As the authors write in Returning to running postnatal …

“The evidence base for returning … to exercise in general is limited.

“There are currently no national / international guidelines that standardise practice and provide a framework to support health professionals working with women who wish to return to running after having a baby.”

Yes, this is about running but it applies (and then some) to netball. This paper is about running in a straight line, yet it advises a cautious, softly, gently approach. Netball is not running in a straight line, it’s far more jerky, stop-starty, intense and hazardous. 

So if the approach is softly softly for running … it’s even more so if your chosen sport is netball. 

Anyway, the paper, which you can find here, is the best timetable to recovery / return we’ve seen. Not only is it accessible, it also includes practical action plans. 

Oh and the first headline is that women (in general) shouldn’t return to impact work any sooner than three months post-childbirth and even then, it’s not a case of 0-100 in a fortnight. 

It’s a couch-to-5k type of approach. It’s starting small and building up gradually. In our language, a full-on netball game comes at the very end, not the beginning, of a long road back.

Three months?

Let’s back up. We always have to come back to the fact that each new mum is unique. All new mums – all people – are a unique mix of circumstances, bodies, ambitions, needs, health and mental health so there is no real one-size-fits-all roadmap to returning to action.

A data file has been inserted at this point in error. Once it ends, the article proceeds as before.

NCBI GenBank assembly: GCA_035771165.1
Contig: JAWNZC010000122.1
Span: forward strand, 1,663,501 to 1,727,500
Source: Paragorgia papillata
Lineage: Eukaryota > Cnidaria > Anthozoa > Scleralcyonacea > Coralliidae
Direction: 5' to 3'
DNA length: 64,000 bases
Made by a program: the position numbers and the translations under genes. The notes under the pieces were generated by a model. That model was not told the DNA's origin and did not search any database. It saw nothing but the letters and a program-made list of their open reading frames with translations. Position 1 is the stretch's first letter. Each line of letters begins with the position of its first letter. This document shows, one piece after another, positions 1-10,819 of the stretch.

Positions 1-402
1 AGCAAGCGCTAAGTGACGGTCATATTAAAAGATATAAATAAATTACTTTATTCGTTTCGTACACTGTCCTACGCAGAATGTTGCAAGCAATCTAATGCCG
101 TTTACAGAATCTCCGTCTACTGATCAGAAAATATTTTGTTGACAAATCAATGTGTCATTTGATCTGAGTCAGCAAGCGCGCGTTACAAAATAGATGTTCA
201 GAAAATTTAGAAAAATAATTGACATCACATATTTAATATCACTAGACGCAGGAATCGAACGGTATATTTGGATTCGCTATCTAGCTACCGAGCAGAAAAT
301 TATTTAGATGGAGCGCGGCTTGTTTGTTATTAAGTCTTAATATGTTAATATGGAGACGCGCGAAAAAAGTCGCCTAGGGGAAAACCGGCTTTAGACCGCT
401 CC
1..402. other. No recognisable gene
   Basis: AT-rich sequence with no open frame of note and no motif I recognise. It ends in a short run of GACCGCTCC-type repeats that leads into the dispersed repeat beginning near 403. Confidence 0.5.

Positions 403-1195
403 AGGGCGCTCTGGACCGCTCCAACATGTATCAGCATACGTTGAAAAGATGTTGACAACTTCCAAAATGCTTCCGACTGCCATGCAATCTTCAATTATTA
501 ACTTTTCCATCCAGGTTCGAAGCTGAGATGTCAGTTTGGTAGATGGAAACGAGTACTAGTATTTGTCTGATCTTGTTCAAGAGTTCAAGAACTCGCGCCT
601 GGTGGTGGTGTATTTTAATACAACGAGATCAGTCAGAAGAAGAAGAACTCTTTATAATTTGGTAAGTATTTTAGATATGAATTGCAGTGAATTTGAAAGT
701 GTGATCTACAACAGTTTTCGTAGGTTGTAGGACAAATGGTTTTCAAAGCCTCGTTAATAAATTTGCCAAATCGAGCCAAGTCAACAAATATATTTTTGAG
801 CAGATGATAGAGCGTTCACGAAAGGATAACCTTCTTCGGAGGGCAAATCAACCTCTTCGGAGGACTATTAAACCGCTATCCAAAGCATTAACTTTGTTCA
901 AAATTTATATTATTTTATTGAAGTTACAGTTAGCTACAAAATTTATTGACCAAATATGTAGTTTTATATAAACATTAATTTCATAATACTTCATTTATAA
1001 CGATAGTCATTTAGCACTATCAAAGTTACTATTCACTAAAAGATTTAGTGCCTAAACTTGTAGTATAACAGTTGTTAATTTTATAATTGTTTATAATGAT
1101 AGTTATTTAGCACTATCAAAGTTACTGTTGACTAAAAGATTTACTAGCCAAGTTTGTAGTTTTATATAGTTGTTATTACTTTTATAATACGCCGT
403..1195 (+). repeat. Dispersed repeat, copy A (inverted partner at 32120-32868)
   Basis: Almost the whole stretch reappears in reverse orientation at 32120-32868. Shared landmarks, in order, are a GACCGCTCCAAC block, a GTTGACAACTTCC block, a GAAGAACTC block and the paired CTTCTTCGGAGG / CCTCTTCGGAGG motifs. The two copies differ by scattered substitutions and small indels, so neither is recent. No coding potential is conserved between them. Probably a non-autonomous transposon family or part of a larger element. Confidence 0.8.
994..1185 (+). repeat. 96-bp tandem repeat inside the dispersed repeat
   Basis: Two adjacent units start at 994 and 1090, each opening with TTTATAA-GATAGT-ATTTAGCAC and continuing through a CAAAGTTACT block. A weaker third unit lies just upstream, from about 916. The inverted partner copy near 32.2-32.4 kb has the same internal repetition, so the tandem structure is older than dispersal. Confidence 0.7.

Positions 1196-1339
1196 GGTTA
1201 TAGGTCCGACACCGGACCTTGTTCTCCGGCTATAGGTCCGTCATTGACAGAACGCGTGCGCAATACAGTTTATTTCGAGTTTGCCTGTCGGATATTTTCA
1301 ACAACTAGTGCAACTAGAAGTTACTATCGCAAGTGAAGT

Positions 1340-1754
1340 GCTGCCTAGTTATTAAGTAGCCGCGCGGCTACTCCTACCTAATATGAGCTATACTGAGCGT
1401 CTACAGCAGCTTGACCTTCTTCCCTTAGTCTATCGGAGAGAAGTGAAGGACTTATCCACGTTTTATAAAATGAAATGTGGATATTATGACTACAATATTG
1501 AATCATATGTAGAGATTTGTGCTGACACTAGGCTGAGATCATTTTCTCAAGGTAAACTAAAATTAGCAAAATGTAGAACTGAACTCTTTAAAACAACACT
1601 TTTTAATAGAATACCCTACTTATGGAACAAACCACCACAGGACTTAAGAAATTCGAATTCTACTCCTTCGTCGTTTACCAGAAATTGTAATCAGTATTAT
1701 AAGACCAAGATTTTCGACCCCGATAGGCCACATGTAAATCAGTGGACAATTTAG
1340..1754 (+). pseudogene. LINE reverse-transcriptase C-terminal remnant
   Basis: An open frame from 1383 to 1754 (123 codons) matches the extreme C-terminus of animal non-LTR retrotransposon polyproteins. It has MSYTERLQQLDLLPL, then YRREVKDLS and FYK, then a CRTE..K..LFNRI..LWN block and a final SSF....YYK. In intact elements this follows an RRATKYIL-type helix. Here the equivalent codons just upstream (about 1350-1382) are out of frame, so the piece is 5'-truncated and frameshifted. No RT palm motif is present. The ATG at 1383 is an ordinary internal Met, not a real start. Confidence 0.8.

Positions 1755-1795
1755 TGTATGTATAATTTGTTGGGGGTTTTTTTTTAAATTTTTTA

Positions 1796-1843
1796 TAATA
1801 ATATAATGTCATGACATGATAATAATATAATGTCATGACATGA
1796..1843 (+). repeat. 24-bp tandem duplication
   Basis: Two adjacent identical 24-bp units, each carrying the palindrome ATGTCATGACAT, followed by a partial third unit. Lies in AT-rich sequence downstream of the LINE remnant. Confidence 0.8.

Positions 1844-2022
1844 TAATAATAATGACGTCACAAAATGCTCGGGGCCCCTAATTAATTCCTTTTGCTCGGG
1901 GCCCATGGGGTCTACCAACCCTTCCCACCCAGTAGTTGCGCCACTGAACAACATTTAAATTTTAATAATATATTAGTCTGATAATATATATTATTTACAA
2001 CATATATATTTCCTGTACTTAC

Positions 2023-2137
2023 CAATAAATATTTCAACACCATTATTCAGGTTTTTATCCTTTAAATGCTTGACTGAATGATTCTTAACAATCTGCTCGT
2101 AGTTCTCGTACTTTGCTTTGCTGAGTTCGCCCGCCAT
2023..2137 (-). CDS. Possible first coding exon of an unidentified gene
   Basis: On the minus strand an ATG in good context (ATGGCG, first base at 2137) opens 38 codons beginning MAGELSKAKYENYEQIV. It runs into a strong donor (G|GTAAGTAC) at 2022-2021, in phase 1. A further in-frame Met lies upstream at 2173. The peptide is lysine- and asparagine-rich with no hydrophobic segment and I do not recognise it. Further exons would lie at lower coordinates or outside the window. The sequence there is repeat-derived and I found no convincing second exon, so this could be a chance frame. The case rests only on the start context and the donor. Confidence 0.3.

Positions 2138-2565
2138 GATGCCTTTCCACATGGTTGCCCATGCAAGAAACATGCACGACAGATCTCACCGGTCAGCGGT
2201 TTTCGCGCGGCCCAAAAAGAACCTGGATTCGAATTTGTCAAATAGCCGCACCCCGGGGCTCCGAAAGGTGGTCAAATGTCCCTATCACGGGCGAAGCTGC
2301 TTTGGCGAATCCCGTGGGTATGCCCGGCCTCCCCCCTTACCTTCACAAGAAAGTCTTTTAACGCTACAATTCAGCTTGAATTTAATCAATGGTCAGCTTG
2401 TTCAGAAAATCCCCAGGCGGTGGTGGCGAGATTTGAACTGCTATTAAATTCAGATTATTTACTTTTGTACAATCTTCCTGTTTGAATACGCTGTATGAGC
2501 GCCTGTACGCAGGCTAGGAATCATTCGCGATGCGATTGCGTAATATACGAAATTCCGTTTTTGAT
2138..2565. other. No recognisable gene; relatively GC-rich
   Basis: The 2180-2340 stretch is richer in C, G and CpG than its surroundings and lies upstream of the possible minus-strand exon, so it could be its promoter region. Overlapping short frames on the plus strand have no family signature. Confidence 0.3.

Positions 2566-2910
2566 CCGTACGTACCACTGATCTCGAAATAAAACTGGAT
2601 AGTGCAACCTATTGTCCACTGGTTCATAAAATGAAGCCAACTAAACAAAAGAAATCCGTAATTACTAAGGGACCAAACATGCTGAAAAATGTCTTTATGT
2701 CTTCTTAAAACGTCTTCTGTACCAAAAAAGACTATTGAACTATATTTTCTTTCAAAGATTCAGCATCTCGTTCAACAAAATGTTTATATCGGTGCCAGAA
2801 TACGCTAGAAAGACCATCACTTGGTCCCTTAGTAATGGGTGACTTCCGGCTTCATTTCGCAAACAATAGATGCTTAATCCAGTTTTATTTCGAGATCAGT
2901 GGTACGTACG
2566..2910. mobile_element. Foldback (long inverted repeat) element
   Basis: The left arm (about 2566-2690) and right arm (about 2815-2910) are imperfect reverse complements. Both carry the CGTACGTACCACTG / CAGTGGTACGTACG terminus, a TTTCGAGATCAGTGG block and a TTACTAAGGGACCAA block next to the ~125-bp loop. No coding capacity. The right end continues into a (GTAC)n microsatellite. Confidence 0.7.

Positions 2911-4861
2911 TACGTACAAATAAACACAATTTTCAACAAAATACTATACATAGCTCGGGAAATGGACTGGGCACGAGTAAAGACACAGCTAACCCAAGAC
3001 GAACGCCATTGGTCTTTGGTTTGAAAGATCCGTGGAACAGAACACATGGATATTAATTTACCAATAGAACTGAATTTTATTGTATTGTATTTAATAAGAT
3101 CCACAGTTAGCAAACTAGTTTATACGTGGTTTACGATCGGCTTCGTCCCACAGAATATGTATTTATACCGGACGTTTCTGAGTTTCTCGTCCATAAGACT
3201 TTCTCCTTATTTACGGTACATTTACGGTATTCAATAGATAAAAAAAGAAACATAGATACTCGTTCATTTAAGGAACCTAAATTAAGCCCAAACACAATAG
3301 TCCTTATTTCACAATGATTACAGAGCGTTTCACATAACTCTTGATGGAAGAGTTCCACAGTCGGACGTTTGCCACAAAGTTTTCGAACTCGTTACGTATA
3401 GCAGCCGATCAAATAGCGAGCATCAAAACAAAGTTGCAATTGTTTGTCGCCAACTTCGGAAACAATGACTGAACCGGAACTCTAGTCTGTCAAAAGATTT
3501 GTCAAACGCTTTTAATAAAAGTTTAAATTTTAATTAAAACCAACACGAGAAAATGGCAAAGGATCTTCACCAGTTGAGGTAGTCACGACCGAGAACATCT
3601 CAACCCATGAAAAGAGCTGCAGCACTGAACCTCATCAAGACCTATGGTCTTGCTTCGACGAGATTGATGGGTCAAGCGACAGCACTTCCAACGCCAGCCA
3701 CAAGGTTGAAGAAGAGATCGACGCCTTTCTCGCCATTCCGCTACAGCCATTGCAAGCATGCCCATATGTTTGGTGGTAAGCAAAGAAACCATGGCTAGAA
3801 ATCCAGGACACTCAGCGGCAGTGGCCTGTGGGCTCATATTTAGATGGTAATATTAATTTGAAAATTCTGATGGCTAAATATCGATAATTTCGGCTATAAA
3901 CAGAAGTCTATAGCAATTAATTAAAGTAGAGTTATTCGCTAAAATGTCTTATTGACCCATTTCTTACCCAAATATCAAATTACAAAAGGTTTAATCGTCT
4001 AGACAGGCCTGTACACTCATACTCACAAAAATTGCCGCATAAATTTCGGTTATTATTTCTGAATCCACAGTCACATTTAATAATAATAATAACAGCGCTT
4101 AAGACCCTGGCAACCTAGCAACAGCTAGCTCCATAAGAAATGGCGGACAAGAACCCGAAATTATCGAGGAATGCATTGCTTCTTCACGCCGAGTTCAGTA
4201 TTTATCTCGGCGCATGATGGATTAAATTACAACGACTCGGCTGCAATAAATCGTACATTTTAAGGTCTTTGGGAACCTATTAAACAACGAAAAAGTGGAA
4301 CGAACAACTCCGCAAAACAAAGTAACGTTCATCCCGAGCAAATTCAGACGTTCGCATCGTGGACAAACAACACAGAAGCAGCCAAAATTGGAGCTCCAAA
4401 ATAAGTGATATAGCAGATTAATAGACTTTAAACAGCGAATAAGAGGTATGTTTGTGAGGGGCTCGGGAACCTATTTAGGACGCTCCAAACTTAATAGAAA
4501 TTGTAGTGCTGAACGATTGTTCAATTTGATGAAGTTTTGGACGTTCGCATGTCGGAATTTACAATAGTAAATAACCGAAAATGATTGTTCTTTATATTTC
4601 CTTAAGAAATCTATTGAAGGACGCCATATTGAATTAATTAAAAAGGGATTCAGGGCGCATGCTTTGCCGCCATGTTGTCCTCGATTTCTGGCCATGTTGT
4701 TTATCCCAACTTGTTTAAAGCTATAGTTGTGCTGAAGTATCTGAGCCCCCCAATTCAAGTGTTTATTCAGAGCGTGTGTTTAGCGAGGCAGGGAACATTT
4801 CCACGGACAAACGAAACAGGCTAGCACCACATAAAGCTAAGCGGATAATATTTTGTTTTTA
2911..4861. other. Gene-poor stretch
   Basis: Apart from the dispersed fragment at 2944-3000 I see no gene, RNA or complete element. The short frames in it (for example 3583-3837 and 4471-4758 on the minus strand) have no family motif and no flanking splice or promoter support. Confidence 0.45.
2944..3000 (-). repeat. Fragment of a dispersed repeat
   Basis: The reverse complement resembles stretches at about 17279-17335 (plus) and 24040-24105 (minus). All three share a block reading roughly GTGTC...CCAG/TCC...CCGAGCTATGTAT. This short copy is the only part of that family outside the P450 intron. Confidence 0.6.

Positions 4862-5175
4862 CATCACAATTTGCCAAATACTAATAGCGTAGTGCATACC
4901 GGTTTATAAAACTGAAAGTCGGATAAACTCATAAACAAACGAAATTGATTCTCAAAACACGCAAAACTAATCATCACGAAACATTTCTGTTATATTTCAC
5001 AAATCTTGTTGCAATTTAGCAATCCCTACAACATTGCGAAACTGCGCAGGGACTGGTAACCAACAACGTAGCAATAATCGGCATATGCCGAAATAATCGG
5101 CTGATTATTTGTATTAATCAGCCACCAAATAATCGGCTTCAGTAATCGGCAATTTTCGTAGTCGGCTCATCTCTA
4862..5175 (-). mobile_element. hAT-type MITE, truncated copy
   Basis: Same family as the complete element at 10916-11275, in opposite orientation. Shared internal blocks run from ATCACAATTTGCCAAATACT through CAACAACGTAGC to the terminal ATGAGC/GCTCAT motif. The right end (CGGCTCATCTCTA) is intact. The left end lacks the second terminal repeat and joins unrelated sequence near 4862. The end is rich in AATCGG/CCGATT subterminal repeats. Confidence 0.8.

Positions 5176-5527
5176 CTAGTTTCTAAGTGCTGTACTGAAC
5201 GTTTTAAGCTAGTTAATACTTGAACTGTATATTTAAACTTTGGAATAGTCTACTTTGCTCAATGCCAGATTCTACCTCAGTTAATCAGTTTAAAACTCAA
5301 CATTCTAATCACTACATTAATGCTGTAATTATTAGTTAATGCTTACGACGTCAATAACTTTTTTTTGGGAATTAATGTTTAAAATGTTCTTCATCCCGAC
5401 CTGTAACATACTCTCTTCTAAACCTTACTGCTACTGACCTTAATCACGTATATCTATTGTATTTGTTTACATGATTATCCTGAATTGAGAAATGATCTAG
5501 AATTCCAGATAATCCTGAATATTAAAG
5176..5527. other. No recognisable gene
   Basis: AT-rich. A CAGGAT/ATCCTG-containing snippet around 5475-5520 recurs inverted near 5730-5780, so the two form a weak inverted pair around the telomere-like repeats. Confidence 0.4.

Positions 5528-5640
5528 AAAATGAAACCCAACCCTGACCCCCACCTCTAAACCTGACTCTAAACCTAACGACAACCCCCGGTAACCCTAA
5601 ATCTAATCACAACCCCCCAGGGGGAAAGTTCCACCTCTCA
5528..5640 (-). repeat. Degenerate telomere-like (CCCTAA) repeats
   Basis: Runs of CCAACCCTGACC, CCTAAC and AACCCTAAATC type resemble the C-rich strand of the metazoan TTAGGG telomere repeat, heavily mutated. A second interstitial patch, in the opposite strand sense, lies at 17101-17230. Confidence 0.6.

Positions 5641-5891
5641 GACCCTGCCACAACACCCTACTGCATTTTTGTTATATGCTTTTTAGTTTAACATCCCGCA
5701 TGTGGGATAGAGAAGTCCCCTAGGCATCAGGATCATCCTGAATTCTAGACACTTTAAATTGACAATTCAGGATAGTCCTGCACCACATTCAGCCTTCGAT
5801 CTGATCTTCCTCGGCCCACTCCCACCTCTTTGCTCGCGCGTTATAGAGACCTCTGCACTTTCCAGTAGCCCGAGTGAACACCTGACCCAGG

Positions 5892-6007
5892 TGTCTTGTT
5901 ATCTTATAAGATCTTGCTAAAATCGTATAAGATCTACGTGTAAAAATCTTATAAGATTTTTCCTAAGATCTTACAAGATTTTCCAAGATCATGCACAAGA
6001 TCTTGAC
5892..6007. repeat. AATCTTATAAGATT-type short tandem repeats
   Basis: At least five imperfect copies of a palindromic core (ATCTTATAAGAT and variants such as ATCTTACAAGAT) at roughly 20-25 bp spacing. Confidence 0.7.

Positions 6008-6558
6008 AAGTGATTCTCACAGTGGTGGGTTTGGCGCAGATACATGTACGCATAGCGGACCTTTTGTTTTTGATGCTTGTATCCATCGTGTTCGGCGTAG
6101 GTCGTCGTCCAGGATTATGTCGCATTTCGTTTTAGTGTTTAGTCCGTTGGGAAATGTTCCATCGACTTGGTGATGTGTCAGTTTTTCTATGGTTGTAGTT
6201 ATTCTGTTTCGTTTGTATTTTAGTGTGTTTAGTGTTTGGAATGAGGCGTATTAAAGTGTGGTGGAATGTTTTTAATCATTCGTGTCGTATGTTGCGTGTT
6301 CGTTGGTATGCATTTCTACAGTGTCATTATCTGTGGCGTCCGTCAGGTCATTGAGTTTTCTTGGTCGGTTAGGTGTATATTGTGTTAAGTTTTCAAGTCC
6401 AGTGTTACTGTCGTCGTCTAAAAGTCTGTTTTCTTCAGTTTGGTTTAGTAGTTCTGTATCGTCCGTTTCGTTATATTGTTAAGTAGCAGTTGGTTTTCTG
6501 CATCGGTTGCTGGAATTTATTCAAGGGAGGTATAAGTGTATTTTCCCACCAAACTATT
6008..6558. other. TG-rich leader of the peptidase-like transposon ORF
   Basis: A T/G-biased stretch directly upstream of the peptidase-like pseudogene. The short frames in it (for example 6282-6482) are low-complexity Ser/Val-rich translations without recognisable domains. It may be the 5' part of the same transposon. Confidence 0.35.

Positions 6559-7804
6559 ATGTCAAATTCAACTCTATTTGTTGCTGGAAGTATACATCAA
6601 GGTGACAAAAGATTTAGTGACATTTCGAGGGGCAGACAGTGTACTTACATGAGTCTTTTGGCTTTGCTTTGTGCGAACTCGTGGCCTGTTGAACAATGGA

We’re all different so the approach needs to be personalised to those different circumstances. 

The one thing we have in common is a desire to safeguard the body. Following the traumatic events of pregnancy and childbirth, we are at risk of compromising the body if we don’t give it the time and space and nourishment it needs to rebuild, recondition and recover.

So there’s no one-size-fits all to the rules laid out in Returning to running postnatal, instead it works as a very solid and scalable framework to shape the journey back to exercise, avoiding unnecessary injuries and setbacks as much as possible.

Weeks 0 – 12

The good news is that most women can start this programme as soon as they feel ready after giving birth.

This first 12-week block of exercises are gentle. They focus mostly on healing and regaining day-to-day function in key muscle groups, with pelvic health front and centre. Because that’s what these initial weeks are about: repairing, rebuilding, resettling. It’s about gradually getting used to activity again. 

It’s a slow-and-steady approach because, without rebuilding the fundamentals, intensive work can easily result in injury, pain and setbacks.